Another thing, the husband is supposed to be having an affair with his young relative....who has FIVE kids? Even you ought not to believe this beatup, KJE. But as they say, never let the truth get in the way of a good story, right? You are a model of neutrality.

Anonymous said...


You stated that "As recounted by my source".

Is it the same source that you used to defame RFA related to the hearing by the US Congress on the human rights violation in Cambodia earlier?

Anonymous said...

It is her money, so it is normal that she ask it back. The relative in Phnom Penh should thank her for the loans that she was able to make a profit from the sale of the town house.

Nothing wrong for her to support a political party, as long as she does not get back corrupt favors.

Many people, including you, KJE, had given money to the CPP in returns for corrupt favors like the setting up of your rubber plantation. said...

SRP as well as HRP-- the oppositions to the ruling party-- have to be better than the CPP in all aspects. However, nepotism, corruption, favoritim, cheating and lying are generally practiced by most leaders of the party. So far, Cambodian voters have failed to see that they are better than the leaders of the CPP; hence the result of the past elections...

KJE said...

I knew I would get a rise out of you guys. Where is the personal attack? I just recounted a story; and please read it thoroughly before you post. Those people are all overseas SRP members. BTW, I wrote one of the daughters of the relative, not the relative herself.
But in biased view you don't get the gist of the story, although it's spelled out quite clearly. Where is the philanthropy that you guys always espouse so much? It's not me, it's you guys who are the hypocrites.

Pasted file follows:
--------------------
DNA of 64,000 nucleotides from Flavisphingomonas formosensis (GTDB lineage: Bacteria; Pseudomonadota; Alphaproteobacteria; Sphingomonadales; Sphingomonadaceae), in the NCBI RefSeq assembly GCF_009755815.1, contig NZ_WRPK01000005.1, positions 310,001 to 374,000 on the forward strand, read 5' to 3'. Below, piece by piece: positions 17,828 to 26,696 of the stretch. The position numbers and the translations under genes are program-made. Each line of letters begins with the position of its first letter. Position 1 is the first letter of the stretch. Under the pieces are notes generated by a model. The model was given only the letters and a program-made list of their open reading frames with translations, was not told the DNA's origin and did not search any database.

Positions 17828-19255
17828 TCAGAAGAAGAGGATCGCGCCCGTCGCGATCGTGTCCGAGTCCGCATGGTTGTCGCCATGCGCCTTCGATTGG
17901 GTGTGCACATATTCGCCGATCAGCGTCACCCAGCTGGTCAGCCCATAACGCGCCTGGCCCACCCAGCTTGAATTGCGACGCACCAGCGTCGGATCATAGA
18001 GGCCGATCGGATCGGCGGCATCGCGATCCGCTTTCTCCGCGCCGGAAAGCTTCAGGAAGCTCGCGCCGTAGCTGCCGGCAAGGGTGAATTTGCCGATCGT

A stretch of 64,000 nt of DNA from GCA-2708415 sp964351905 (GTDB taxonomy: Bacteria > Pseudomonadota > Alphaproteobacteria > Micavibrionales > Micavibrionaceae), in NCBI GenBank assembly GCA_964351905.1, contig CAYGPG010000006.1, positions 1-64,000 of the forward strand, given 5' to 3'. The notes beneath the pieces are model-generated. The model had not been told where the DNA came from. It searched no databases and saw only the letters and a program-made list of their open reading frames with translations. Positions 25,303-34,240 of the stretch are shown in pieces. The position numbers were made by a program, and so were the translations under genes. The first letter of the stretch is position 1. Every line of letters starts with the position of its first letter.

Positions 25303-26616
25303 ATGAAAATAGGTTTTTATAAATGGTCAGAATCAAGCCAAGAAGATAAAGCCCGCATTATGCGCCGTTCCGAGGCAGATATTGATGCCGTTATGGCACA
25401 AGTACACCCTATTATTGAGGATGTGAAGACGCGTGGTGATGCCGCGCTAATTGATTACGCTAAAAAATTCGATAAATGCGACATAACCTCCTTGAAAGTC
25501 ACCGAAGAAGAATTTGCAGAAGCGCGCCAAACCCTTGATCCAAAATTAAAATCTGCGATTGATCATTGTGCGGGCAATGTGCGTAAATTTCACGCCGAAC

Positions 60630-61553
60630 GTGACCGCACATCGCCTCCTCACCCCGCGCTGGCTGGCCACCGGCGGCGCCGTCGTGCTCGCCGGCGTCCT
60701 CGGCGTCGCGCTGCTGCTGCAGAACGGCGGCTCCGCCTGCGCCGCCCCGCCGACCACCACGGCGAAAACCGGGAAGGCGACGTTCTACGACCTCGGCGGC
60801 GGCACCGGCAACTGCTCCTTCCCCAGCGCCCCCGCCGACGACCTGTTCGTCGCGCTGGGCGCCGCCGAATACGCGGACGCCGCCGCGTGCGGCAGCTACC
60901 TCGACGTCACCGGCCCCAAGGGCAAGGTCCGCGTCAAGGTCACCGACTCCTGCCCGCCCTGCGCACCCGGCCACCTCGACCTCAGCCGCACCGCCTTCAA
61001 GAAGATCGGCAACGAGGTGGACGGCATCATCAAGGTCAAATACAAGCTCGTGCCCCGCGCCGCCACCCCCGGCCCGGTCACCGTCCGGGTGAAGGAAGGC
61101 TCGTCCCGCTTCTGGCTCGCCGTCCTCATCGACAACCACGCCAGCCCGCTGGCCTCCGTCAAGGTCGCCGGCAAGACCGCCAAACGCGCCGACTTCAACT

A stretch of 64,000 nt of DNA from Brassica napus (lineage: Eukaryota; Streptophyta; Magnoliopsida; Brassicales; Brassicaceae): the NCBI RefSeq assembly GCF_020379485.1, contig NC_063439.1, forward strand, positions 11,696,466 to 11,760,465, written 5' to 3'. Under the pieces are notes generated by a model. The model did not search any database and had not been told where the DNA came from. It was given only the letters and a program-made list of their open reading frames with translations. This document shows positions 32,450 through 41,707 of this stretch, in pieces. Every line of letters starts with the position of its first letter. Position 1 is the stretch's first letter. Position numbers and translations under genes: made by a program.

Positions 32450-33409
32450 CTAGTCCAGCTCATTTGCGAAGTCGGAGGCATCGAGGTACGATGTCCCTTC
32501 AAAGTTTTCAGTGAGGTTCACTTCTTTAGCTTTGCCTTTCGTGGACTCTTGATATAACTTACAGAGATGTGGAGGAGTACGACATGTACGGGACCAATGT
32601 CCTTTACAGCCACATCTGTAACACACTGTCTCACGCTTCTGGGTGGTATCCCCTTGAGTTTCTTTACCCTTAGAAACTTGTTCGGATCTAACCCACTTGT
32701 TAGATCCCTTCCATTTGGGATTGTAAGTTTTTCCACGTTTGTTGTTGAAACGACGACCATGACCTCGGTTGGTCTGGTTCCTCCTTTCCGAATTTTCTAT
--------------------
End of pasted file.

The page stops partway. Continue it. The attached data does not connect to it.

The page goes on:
You bring this up again. I really must question the clarity of your mind.

Wrong, it was not her money. It was her husband's money. So I take it you are in the business of asking gifts back? And you are full of B.S., like of many of your ilk, thinking you need to bribe everybody along the way. It just goes to show that you don't know a think what's going on in Cambodia. How can you, sitting overseas and following biased news reports, or just by reading KI-Media?
You guys have no clue.

KJE said...

Now here is a voice who knows what he is talking about. said...

I had spent many weeks in Cambodia last year running electoral campaign against the CPP. There was a huge different between my imagination fed by Cambodian professional politicians and the reality. I could wright a book about what I saw how the oppositions running their respective organization. Shame.

KJE said...

This is exactly what I am writing about when I criticize the opposition, in particular SR and Ms. Suchua. Their original intentions were laudable, but the reality on the ground is different; implementing reforms in Cambodia is not done by testifying before foreign parliaments, or going abroad and bashing your political opponent; the reality is different not only with respect to the CPP but within their own party and, I guess, it won't be any different in the HRP.
This is what most of the die-hard overseas SRP-supporters don't get. Of course the downside to all this is that there is no credible opposition politician in sight who could bring some innovative ideas to the opposition in Cambodia. So they are stuck with SR and there won't be any change in the foreseeable future.